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Looking Back: Tour Down Under and the new business model for cycling sponsorship

HTC-Columbia is killing it at the Tour Down Under

As January winds down the first UCI race of the year is almost complete. The Tour Down Under seems to have been tough enough in 2009 for Armstrong to cause him to have a gut check on whether his return to professional racing was a good idea. This year it’s a different story. He’s been in breakaways and mixing it up. His fellow RadioShackers have also been at the front and have been top three in some stage finishes – so far so good. Now if they can score a win this Saturday… Team Sky came in with the plan of making a race day debut splash, which they accomplished with Greg Henderson taking the win at the Cancer Council Helpline Classic. But from there on it has been Andre Greipel of HTC-Columbia putting on a daily sprint clinic. I know it’s way too early to make predictions but damn, HTC-Columbia seems to have picked up where they left off last year, dominating anything that ended with a sprint finish. Once Cav gets his choppers sorted out he’ll once again be racking up the wins as well. One bit of advice for Cav: Resist the urge to go with Team Sky. I can’t put my finger on it but my Spidey senses tingle in a bad way with the thought of him joining Sky. When his contract expires I fully expect him to hear the siren call of racing for a British pro team like any American who wasn’t racing for 7-Eleven in the ’80’s.

While teams like HTC-Columbia, RadioShack and Team Sky seem to be enjoying a healthy budget, other squads don’t seem to be faring as well. Milram, Caisse d Epargne and Saxo Bank as title sponsors are getting out of the cycling game at the conclusion of 2010. Also, Quick Step is cutting back on their racing schedule due to budget constraints. Here in the States races and teams are scaling back. One rider is taking the situation in hand and is becoming the master of his own domain. Burke Swindlehurst, a strong climber on the Bissell squad last year, is going solo in ‘10. He has cobbled together several individual sponsors and is going to be competing in both road and mountain biking. Is this the new cycling sponsorship business model in these tough economic times? In mountain biking teamwork is not a factor, however road racing is another thing all together. In crits and road races he’s going to have to rely on being in the right moves at the right time with no margin of error. That said, in a climbing race it can become mano-a-mano and Swindlehurst can climb with the best of them domestically. I’m always a fan of the underdog, so I’m betting on Burke to pop up here and there on the leader’s board. I have suggestion for Burke: install a PayPal donation widget on your website. There’s fans out there that love to see you race and can appreciate you being a fly in the ointment. Plus your musical insights are priceless, so why not let people throw a couple of bucks your way.

One last comment I have is regarding a Twitter post I read from David Zabriskie and a few Garmin-Transitions riders. It looks like today was Media Training Day for the team. I’ve sat in on a few and if you saw the bio film, “Blood, Sweat and Gears” you can see how much the media is loved by riders and staff alike. I’m curious now that most riders have Twitter accounts as well as Facebook pages, how much random, unfiltered Twittering is going to occur. As a personal plea don’t let the P.R. people completely neuter your thoughts. Those 140 characters offer a tiny glimpse of who you are as a person beyond the rolling billboard you’ve become. And that glimpse behind the curtain causes people to become fans of a sport that could use a few more.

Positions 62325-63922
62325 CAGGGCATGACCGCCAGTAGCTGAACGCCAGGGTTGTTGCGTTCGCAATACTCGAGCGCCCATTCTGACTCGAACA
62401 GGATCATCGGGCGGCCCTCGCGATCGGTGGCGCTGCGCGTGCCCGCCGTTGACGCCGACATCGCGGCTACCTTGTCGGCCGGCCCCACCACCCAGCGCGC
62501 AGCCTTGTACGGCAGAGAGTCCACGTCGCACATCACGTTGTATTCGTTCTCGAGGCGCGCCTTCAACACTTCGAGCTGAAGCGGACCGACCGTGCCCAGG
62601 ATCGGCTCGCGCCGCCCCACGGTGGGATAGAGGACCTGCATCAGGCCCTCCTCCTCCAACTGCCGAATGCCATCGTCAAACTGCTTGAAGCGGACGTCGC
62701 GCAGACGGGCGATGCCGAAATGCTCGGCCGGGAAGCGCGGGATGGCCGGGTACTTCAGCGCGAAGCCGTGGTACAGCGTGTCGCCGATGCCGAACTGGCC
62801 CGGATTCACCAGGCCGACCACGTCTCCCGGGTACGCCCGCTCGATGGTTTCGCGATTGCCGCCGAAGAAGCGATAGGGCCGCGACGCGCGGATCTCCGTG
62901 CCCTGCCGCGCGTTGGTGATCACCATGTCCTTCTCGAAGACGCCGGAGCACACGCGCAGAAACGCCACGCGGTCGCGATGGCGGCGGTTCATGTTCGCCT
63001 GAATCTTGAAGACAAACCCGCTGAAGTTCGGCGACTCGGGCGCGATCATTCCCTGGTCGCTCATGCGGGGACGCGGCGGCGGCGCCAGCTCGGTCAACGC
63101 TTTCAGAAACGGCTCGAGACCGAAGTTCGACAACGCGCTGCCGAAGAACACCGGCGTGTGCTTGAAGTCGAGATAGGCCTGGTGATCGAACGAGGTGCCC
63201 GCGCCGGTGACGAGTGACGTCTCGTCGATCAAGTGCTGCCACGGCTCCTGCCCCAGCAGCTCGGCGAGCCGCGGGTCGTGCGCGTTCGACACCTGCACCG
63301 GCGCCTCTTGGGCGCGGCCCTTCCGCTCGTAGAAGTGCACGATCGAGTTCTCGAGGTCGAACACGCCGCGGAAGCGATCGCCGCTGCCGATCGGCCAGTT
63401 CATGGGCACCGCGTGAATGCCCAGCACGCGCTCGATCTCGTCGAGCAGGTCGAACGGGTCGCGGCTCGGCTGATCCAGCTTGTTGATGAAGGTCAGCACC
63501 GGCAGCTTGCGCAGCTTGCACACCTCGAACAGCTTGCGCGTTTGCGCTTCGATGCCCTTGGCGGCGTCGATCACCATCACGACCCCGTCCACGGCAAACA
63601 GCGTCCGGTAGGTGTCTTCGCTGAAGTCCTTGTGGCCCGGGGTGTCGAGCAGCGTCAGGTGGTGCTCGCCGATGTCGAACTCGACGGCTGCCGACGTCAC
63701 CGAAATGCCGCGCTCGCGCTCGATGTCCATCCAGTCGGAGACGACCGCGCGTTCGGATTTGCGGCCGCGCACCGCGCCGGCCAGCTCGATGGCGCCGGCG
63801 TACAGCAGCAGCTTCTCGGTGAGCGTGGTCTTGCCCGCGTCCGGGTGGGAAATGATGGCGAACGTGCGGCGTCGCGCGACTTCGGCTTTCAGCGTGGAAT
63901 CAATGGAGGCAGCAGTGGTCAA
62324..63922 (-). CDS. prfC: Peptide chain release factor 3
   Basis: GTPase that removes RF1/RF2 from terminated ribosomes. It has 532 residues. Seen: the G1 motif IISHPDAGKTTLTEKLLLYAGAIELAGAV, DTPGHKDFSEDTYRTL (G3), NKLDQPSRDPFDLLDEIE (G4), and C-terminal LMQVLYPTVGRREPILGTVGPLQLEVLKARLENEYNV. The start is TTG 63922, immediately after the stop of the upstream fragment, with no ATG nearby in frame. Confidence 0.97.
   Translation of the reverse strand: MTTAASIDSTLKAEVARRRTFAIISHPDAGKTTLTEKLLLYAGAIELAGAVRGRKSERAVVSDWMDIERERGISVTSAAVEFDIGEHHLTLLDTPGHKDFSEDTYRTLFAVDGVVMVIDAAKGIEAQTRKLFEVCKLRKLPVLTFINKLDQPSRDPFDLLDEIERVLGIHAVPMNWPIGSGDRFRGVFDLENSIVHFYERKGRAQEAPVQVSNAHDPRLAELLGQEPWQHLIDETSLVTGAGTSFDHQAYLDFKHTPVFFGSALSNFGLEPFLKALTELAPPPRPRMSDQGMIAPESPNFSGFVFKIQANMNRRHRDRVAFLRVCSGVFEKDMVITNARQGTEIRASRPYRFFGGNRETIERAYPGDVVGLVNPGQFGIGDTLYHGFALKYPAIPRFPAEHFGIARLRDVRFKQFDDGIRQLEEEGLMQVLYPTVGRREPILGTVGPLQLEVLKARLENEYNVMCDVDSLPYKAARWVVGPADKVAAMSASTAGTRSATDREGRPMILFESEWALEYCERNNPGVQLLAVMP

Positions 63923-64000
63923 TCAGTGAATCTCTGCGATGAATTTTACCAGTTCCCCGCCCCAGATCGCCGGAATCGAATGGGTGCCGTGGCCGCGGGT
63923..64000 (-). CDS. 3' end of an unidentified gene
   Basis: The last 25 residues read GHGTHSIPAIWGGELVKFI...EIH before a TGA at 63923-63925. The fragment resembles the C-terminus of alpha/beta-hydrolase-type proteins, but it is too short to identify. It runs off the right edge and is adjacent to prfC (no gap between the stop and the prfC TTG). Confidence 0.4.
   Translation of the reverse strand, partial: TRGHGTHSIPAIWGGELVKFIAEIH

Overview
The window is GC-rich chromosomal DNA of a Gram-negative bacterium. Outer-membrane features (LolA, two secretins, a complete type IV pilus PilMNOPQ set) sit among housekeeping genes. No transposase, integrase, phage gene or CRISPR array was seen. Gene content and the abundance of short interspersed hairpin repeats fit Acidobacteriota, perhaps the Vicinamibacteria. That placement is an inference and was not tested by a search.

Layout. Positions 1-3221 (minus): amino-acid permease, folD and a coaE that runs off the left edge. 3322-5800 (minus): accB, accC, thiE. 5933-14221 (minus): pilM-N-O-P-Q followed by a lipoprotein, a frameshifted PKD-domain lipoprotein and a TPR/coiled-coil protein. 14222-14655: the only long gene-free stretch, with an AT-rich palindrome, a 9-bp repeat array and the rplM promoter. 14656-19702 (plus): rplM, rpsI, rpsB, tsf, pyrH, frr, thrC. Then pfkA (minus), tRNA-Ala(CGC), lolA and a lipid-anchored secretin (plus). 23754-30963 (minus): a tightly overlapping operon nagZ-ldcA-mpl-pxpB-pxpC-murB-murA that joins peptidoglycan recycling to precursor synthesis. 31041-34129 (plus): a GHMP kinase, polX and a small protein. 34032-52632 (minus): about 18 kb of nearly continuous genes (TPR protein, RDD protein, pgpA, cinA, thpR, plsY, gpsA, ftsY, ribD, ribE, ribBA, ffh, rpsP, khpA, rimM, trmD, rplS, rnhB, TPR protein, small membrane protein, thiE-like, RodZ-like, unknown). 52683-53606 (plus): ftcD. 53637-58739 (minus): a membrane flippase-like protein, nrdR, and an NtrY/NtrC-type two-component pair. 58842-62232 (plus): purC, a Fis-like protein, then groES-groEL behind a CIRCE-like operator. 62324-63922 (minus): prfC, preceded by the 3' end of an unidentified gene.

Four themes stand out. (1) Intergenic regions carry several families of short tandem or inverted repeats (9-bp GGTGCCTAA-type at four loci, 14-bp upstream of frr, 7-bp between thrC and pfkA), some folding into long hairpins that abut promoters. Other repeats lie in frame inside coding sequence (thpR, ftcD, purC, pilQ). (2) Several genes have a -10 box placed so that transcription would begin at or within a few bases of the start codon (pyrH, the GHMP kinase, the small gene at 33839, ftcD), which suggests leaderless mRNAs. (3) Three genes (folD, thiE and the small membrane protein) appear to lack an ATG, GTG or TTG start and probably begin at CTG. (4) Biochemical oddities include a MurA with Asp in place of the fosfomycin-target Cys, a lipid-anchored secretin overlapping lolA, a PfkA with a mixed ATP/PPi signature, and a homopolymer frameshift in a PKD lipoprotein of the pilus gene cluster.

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3 Responses to “Looking Back: Tour Down Under and the new business model for cycling sponsorship”

  1. Anita Franklin January 23, 2010 at 10:49 am #

    Paypal idea would work. Everyone would feel as if they were really a part of the bigger picture. We’d be like stockholders and Burke’s wins would be our dividends! Neil, thanks for saying what our Twitter family is feeling. You’re like the Prime Minister of the Tweetfosi.

  2. Kit Cischke January 23, 2010 at 1:56 pm #

    Unless they muzzle the riders more than they try to control Jonathan Vaughters, there’s not much need to worry. Here’s one of the latest tweets from @Vaughters:
    We’re learning about how Twitter can be a valuable communication tool at camp….hehe…I said “tool”…

  3. Jason Cardillo January 23, 2010 at 3:38 pm #

    Neil, I too am hoping teams let riders run free. For the most part, they’ve been pretty circumspect while still giving us a glimpse of personality. As marketing shifts from in-your-face billboards to personal networks and connections, those glimpses of personality are going to become more important to riders and teams when looking for sponsorship.

    As for Burke’s sponsorship model, while an interesting experiment (to which I would contribute a few bucks to make sure he’s out there mixing it up), I don’t think it’s “the future”. I think it’s more a sensible experiment in tough times. The logistics and sponsor relations management can be quite wearing on an athlete as they run around the country and I don’t think it’s sustainable. Still, best of luck to Burke and I hope it works out really well!

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